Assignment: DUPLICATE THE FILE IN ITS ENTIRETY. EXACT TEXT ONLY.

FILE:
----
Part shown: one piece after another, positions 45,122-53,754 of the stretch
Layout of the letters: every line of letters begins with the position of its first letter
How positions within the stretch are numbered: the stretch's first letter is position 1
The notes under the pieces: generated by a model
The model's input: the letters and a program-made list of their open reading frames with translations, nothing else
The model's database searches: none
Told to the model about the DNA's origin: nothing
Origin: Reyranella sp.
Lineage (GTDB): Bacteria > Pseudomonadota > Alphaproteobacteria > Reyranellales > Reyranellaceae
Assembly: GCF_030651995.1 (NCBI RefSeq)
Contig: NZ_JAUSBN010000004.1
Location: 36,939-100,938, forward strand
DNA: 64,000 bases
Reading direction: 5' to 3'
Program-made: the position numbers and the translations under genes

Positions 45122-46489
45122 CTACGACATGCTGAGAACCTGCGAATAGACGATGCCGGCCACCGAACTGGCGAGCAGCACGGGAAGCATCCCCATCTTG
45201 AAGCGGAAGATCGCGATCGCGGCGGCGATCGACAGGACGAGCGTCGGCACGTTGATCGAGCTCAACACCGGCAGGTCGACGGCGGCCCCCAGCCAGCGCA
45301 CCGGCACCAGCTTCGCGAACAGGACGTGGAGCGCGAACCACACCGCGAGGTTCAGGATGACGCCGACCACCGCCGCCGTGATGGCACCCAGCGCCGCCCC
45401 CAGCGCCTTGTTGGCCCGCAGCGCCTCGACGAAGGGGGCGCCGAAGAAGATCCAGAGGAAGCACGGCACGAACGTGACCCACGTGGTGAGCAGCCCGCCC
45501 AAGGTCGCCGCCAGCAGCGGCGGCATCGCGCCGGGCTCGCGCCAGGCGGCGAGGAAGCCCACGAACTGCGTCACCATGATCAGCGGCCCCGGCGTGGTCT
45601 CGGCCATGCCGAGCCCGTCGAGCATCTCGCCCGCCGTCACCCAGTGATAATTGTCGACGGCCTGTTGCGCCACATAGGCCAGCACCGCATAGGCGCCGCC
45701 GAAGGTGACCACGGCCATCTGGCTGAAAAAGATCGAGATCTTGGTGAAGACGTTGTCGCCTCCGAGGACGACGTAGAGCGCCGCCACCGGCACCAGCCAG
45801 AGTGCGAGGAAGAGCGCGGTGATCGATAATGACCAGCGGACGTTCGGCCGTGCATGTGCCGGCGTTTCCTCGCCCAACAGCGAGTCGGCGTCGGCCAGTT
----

Part shown: one piece after another, positions 45,122-53,754 of the stretch
Layout of the letters: every line of letters begins with the position of its first letter
How positions within the stretch are numbered: the stretch's first letter is position 1
The notes under the pieces: generated by a model
The model's input: the letters and a program-made list of their open reading frames with translations, nothing else
The model's database searches: none
Told to the model about the DNA's origin: nothing
Origin: Reyranella sp.
Lineage (GTDB): Bacteria > Pseudomonadota > Alphaproteobacteria > Reyranellales > Reyranellaceae
Assembly: GCF_030651995.1 (NCBI RefSeq)
Contig: NZ_JAUSBN010000004.1
Location: 36,939-100,938, forward strand
DNA: 64,000 bases
Reading direction: 5' to 3'
Program-made: the position numbers and the translations under genes

Positions 45122-46489
45122 CTACGACATGCTGAGAACCTGCGAATAGACGATGCCGGCCACCGAACTGGCGAGCAGCACGGGAAGCATCCCCATCTTG
45201 AAGCGGAAGATCGCGATCGCGGCGGCGATCGACAGGACGAGCGTCGGCACGTTGATCGAGCTCAACACCGGCAGGTCGACGGCGGCCCCCAGCCAGCGCA
45301 CCGGCACCAGCTTCGCGAACAGGACGTGGAGCGCGAACCACACCGCGAGGTTCAGGATGACGCCGACCACCGCCGCCGTGATGGCACCCAGCGCCGCCCC
45401 CAGCGCCTTGTTGGCCCGCAGCGCCTCGACGAAGGGGGCGCCGAAGAAGATCCAGAGGAAGCACGGCACGAACGTGACCCACGTGGTGAGCAGCCCGCCC
45501 AAGGTCGCCGCCAGCAGCGGCGGCATCGCGCCGGGCTCGCGCCAGGCGGCGAGGAAGCCCACGAACTGCGTCACCATGATCAGCGGCCCCGGCGTGGTCT
45601 CGGCCATGCCGAGCCCGTCGAGCATCTCGCCCGCCGTCACCCAGTGATAATTGTCGACGGCCTGTTGCGCCACATAGGCCAGCACCGCATAGGCGCCGCC
45701 GAAGGTGACCACGGCCATCTGGCTGAAAAAGATCGAGATCTTGGTGAAGACGTTGTCGCCTCCGAGGACGACGTAGAGCGCCGCCACCGGCACCAGCCAG
45801 AGTGCGAGGAAGAGCGCGGTGATCGATAATGACCAGCGGACGTTCGGCCGTGCATGTGCCGGCGTTTCCTCGCCCAACAGCGAGTCGGCGTCGGCCAGTT